Sunday, September 24, 2017

Bases loaded: A game, a team, and a tour

The Baseball Team of Royal College, Colombo toured Japan as part of an exchange program by the Asia Pacific University (APU) from September 22 to 31. Here are some reflections on the prologue and afterword of that tour.

Reflections on the game

Baseball enthrals me. Not because I play it, but because I happened to watch a great many movies which featured American children (my age, back then) batting and pitching. For some reason, these kids reflected their bitterest sorrows and profoundest joys in their act of running from first base to second and third base and then back to the home plate. That was natural: baseball was born in America, and became rooted in its people’s sorrows and joys, though its interest has become widespread, global.

Introduced here in 1985 by the US Embassy and two local Ministers, Vincent Perera (Sports) and Festus Perera (Fisheries), it spread to 25 affiliated clubs and 25 schools. That we got it at a time when cricket was awarded test status speaks volumes about the trajectories of these two sports, the bottom line being that we haven’t yet crossed over from a nation of baseball players to one of professional players.

There are reasons. The first is the facilities, or lack thereof. And I’m not talking about digital scoreboards, well articulated commentaries, or a firm institutional base. I’m talking instead about one simple fact: that, of the stadiums we have, only one, at the Mahinda Rajapaksa Ground in Diyagama, is fit for the game. It’s roughly the same situation in hockey (we still have only two turf grounds, in Colombo and Matale).

That’s just one problem. There’s another: the lack of any impetus through which our players can learn, nurture, and improve on their tactics. Since we don’t have enough facilities, the best if not only way our players can sustain their prowess is by learning from another country. That is why it matters very much that Japan has been, since the establishment of baseball here, trying to uplift us, especially through a series of exchange programs involving our Universities, Clubs, and schools.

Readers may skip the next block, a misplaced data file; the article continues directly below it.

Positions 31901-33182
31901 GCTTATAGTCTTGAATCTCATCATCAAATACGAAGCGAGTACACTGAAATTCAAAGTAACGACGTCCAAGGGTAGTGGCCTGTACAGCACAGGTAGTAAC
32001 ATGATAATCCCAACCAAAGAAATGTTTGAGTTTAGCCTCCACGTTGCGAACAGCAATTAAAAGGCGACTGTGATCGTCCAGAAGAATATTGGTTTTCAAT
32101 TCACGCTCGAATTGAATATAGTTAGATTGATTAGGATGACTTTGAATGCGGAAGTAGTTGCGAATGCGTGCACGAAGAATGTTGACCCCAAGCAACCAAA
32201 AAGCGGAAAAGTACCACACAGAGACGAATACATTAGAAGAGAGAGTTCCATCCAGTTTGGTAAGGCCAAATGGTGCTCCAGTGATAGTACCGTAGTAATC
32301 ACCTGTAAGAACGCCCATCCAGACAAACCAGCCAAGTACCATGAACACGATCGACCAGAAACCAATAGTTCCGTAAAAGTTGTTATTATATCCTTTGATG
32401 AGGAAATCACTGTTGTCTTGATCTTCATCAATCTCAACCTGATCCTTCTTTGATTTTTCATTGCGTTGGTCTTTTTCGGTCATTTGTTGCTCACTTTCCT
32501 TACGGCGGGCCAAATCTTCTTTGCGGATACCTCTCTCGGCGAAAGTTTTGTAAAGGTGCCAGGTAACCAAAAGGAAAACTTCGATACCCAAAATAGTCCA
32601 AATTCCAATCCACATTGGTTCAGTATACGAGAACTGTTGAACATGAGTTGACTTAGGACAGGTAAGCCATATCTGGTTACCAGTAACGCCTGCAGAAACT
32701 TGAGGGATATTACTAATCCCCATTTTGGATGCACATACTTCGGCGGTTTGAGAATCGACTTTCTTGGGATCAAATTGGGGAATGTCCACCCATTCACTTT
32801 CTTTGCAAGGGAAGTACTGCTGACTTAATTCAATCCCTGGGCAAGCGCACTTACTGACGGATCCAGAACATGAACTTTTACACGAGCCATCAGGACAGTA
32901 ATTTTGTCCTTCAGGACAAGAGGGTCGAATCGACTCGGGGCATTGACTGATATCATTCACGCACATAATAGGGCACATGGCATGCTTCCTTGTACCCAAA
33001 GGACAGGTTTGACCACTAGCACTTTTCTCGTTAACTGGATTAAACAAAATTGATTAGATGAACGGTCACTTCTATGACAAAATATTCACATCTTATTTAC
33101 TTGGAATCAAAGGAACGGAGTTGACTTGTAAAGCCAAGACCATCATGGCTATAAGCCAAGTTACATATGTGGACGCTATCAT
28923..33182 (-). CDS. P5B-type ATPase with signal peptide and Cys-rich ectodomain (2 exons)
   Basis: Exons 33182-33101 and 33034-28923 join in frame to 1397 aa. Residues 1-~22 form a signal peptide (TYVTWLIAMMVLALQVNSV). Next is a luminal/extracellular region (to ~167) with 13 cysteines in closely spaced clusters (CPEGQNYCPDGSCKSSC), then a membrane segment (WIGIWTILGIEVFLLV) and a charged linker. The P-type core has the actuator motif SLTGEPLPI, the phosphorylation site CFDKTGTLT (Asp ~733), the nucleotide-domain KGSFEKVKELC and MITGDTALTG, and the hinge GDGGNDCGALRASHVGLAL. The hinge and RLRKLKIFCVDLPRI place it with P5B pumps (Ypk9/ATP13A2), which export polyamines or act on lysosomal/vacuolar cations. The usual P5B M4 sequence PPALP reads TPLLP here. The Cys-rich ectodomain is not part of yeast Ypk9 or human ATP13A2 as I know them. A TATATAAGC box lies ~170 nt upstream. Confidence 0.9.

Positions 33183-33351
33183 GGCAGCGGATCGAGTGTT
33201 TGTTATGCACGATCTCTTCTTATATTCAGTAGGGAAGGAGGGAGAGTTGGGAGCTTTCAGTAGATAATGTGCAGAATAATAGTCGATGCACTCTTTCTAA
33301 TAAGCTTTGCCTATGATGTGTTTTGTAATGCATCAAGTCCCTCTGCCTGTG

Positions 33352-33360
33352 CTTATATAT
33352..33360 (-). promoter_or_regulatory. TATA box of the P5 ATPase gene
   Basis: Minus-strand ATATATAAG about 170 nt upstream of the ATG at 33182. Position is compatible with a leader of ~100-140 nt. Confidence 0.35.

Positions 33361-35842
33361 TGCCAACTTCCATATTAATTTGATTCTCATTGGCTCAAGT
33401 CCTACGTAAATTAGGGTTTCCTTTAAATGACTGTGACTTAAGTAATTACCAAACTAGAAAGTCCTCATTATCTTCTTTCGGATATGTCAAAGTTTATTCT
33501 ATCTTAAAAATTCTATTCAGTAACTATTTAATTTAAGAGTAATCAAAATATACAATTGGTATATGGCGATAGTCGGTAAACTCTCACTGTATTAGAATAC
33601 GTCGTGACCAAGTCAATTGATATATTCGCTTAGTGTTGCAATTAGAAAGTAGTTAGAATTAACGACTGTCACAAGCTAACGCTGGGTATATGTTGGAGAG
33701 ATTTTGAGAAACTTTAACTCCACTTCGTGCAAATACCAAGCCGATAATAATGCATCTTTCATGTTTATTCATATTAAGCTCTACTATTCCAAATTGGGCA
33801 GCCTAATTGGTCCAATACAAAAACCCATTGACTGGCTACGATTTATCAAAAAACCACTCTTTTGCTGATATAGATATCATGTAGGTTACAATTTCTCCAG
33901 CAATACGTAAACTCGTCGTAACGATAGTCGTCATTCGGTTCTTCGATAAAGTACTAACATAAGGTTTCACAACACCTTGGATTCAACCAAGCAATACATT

Reflections on the team

In February 2015, 16 members from the Asia Pacific University (APU) Baseball Team came over to Sri Lanka for a seven-day tour. The idea was to teach and to get to know our players, to build a bond of sorts between their homelands. Not surprisingly, given the enthusiasm of our players, it didn’t take long for that bond to grow.

Two years later (THIS year) in April, the APU team came over again, this time for a friendly match with the National Team. That encounter, powered up jointly by the Sri Lanka Baseball Association and the Japan International Cooperation Agency (JICA), was a preparatory exercise for the upcoming West Asia Baseball Cup Tournament in Pakistan. Given Japan’s role in the promotion of the sport here (two of their coaches currently serve in our team) and the dedication put into the encounter by the 76 volunteers of the JICA, their favour needed to be returned.

The return, so to speak, came four months later, at the end of August, when one of our teams left for Japan to reinforce that bond. Not a University, not a Club, but a school. This article is about that school team.

In 1985, C. T. M. Fernando instituted the first school baseball team in Royal College, Colombo, where he was Principal. Since then, its imprint has been unmistakeable, not least because of the tournaments it’s waded through. Before delving into their tour, therefore, a quick perusal of their history is in order.

Royal became the Runners Up at the first National Baseball Championship, the John H. Reed Challenge Trophy, held the same year the Team was begun. In 1993, it won the first Under 13 Little League Tournament organised by the Baseball Association. Two years later, the Sri Lankan squad which took part in the first Asian Baseball Championship, held in the Philippines, was headed by Deepal Amarathunga, an Old Boy. Fast forward to 2016 (when the Team became Runners Up at the Under 17 and winners at the Under 19 National Championship) and 2017 (when it won the Under 18 Championship) and you get a decent idea of how they’ve improved over the decades.

All in all, these records, hard to win as they were, couldn’t have been won in the first place without a clear and consistent philosophy that stands out, on its own. The fact is that the Royal Team has built up a set of tactics and strategies, along with an identity they can claim as theirs. To ascertain what these are, I sat down with the Captain, the Vice-Captain, and the Centre Fielder on a Friday evening two weeks ago.